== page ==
Psalm 119:57–64; Ezekiel 27:12–28:10; James 5:13–20

Psalm 119:57–64: Perhaps it’s an unfair response on my part, but there seems to be a certain braggadocio on the part of our psalmist as he recalls all the times he has confronted temptation and yet has never failed to follow God’s law:
I have reckoned my ways,
and turned back my feet to Your precepts.
I hastened and did not linger,
to observe Your commands.

Your teaching I did not forget.
At midnight I rose to acclaim You
for Your righteous laws.” (59-62)

There’s also a dollop of unctuousness about him as he reminds us that he’s consistently on the side of the angels—and consorts only with all those others who also diligently follow God’s law:
A friend I am to all who fear You,
and to those who observe Your decrees.” (63)

While his motivations are certainly sincere, the psalmist sounds like many Christians I’ve encountered who make sure you know just how faithfully they read their bible or attend worship or love Jesus. The really skilled ones manage—like the psalmist here—to communicate their religious superiority while praying about how well they have followed God this week. This is where the phrase “holier than thou” arises…

Ezekiel 27:12–28:10: In a book that seems awash in apparent non-sequiturs this “Lament over Tyre” certainly stands out. Unfortunately, we do not have the back-story as to why or how the mercantilist kingdom of Tyre plays a significant role in the stories of Judah and Israel. But here it is as we encounter an amazingly detailed catalog of Tyre’s various business dealings with just about every nation and city in the Mediterranean basin. We learn that Tarshish “exchanged silver, iron, tin and lead for your merchandise.” (12) And more ominously that “‘Greece, Tubal and Meshek did business with you; they traded human beings and articles of bronze for your wares.” (13) The list goes on through “Men of Beth Togarmah and men of Rhodes traded with you, and many coastlands were your customers; they paid you with ivory tusks and ebony.” (14, 15)

We finally arrive at agrarian “Judah and Israel [who] traded with you; they exchanged wheat from Minnith and confections, honey, olive oil and balm for your wares.” (17)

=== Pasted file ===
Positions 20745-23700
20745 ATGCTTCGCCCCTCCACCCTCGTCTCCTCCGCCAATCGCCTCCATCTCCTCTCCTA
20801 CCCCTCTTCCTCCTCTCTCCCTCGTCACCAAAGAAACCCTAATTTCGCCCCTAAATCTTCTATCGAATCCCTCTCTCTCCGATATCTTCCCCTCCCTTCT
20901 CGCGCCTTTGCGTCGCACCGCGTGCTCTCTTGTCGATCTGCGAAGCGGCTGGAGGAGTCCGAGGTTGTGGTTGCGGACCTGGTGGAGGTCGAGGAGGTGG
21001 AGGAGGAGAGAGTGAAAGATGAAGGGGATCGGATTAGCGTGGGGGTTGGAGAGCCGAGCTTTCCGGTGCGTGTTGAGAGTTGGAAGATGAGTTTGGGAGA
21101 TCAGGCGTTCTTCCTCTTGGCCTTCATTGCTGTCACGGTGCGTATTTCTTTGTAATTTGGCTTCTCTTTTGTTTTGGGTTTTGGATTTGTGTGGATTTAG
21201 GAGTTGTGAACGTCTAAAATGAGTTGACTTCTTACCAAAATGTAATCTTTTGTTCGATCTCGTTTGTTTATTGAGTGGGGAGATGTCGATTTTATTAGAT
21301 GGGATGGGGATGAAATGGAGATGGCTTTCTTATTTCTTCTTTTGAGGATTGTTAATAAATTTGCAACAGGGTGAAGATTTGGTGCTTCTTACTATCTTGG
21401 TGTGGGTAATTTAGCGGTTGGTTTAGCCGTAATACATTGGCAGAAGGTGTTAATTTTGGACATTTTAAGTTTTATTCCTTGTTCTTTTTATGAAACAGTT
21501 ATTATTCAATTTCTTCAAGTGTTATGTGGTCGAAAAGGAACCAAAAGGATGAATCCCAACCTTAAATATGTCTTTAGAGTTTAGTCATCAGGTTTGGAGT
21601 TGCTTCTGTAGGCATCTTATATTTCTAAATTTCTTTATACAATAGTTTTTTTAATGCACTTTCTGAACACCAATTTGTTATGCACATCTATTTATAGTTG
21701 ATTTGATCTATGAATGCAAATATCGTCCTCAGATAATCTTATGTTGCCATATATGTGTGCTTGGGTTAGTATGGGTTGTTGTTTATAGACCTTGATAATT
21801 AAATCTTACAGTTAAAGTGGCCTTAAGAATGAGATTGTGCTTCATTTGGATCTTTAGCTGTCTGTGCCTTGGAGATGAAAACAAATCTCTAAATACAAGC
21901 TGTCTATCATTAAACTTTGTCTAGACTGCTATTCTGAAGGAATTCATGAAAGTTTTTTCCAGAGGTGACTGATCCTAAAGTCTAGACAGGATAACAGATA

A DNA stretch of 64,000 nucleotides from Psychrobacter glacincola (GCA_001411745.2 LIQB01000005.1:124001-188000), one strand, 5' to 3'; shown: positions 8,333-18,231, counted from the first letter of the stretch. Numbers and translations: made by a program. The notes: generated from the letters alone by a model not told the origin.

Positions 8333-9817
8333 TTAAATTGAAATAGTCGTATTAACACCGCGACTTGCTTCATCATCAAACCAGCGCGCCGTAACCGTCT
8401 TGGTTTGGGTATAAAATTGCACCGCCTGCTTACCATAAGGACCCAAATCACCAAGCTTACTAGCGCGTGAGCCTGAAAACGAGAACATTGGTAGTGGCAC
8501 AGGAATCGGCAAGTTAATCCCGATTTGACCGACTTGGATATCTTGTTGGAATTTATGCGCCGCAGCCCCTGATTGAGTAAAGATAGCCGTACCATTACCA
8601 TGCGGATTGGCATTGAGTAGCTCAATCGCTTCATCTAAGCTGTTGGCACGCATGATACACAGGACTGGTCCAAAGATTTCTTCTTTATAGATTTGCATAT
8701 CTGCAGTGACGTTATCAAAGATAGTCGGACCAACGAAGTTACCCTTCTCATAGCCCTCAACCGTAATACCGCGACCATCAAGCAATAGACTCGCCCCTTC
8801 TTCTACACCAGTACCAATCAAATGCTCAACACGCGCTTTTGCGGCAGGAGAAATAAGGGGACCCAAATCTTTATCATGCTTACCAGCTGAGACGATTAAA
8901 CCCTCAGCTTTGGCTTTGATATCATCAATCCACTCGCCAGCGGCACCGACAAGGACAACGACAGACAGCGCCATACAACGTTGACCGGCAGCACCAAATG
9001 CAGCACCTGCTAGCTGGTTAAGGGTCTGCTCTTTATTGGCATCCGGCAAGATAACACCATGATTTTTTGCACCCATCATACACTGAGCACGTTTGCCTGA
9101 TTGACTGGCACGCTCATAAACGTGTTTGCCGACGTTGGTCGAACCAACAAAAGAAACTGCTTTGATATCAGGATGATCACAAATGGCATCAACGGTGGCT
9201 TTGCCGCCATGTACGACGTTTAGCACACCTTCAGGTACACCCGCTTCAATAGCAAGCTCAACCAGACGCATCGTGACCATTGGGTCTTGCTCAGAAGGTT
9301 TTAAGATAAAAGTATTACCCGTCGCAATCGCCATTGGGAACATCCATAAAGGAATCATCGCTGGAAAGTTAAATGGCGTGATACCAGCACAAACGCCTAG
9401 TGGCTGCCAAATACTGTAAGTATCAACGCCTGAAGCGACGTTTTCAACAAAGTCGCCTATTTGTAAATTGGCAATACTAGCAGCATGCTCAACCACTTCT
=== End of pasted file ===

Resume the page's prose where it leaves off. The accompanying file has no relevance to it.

What’s astounding about this catalog is both the variety of goods, the extent of trade, and the tremendous wealth involved. We tend to think of ancient kingdoms as relatively unsophisticated compared to our present trade and wealth. While we certainly trade on a larger scale, these ancient kingdoms and city-states were hardly slouches.

But now we come to the reason that Tyre is included in Ezekiel’s prophecies. Despite its influence and wealth, Tyre is doomed and all its economic power comes to naught:
Now you are shattered by the sea
    in the depths of the waters;
your wares and all your company
    have gone down with you.
All who live in the coastlands
    are appalled at you;
their kings shudder with horror
    and their faces are distorted with fear.
The merchants among the nations scoff at you;
    you have come to a horrible end
    and will be no more.’” (27:34-36)

Ezekiel minces no words as to the root cause of Tyre’s downfall. It is the arrogance of pride:
“‘In the pride of your heart
    you say, “I am a god;
I sit on the throne of a god
    in the heart of the seas.”
But you are a mere mortal and not a god,
    though you think you are as wise as a god.”

“‘Because you think you are wise,
    as wise as a god,
I am going to bring foreigners against you,
    the most ruthless of nations;
they will draw their swords against your beauty and wisdom
    and pierce your shining splendor.
They will bring you down to the pit,
    and you will die a violent death
    in the heart of the seas.” (28: 1, 6-8)

For me, it is impossible to read this passage without thinking about what fate awaits today’s nations—and especially our own nation—as the world comes to believe that the price of our relentless exploitation of God’s creation will not one day come due. Will our end be as tragic as Tyre’s?

James 5:13–20: Our writer begins to sound a bit like the spokesperson on a late night TV commercial espousing the efficacy of Christian belief: “Is anyone among you in trouble? Let them pray. Is anyone happy? Let them sing songs of praise. Is anyone among you sick? Let them call the elders of the church to pray over them and anoint them with oil in the name of the Lord.” (13, 14)

But more troubling for me is James’ claim that “the prayer offered in faith will make the sick person well; the Lord will raise them up.” (15) Maybe. Maybe not. This statement leads leads all too easily to the conviction that those who are not healed possess insufficient faith. I remember back in 1987 when my friend Steve was dying of AIDS (caused by a kidney transplant before anyone knew that the virus was blood-borne) that several of his erstwhile (and very fundamental) Christian friends were convinced he was dying because this wonderful Christian man had insufficient faith that he would be healed.

While I cannot argue with James’ assertion that “The prayer of a righteous person is powerful and effective.” (16) I cannot accept that if we pray as fervently as Elijah that we’ll affect the weather.

No wonder Luther called this epistle “a book of straw.”

 

 

 

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